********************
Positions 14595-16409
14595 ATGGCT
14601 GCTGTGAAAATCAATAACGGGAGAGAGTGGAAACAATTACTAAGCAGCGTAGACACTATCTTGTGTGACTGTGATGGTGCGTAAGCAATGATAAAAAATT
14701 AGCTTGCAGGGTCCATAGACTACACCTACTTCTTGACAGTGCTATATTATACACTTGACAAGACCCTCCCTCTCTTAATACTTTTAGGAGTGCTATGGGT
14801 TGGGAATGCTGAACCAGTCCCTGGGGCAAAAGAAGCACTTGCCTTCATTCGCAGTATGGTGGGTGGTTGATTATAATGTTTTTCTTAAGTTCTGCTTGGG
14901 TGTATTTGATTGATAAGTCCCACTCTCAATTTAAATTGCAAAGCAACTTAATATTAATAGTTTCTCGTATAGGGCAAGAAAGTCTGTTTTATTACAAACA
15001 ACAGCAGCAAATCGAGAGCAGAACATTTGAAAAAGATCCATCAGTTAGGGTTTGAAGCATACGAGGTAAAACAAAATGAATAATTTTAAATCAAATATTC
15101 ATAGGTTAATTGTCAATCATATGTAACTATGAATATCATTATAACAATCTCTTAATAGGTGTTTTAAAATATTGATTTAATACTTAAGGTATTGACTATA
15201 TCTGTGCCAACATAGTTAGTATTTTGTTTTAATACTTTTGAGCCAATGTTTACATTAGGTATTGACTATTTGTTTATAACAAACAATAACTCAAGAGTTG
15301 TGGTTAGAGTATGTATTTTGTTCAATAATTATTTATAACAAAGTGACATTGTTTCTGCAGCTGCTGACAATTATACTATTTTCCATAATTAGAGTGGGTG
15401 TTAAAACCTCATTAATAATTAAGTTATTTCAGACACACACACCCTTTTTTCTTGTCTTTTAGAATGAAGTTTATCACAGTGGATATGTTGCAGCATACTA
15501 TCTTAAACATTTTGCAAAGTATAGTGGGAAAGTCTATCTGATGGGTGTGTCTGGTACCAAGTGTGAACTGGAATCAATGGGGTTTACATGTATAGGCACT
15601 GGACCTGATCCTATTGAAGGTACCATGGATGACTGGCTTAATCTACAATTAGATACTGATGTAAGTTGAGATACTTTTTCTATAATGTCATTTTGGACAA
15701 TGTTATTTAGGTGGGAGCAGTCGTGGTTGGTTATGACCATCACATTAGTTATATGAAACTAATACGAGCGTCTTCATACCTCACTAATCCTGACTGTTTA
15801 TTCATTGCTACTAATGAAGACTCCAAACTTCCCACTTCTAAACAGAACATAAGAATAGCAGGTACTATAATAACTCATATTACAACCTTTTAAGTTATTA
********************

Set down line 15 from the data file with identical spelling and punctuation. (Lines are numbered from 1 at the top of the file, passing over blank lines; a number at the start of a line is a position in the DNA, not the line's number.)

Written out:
15801 TTCATTGCTACTAATGAAGACTCCAAACTTCCCACTTCTAAACAGAACATAAGAATAGCAGGTACTATAATAACTCATATTACAACCTTTTAAGTTATTA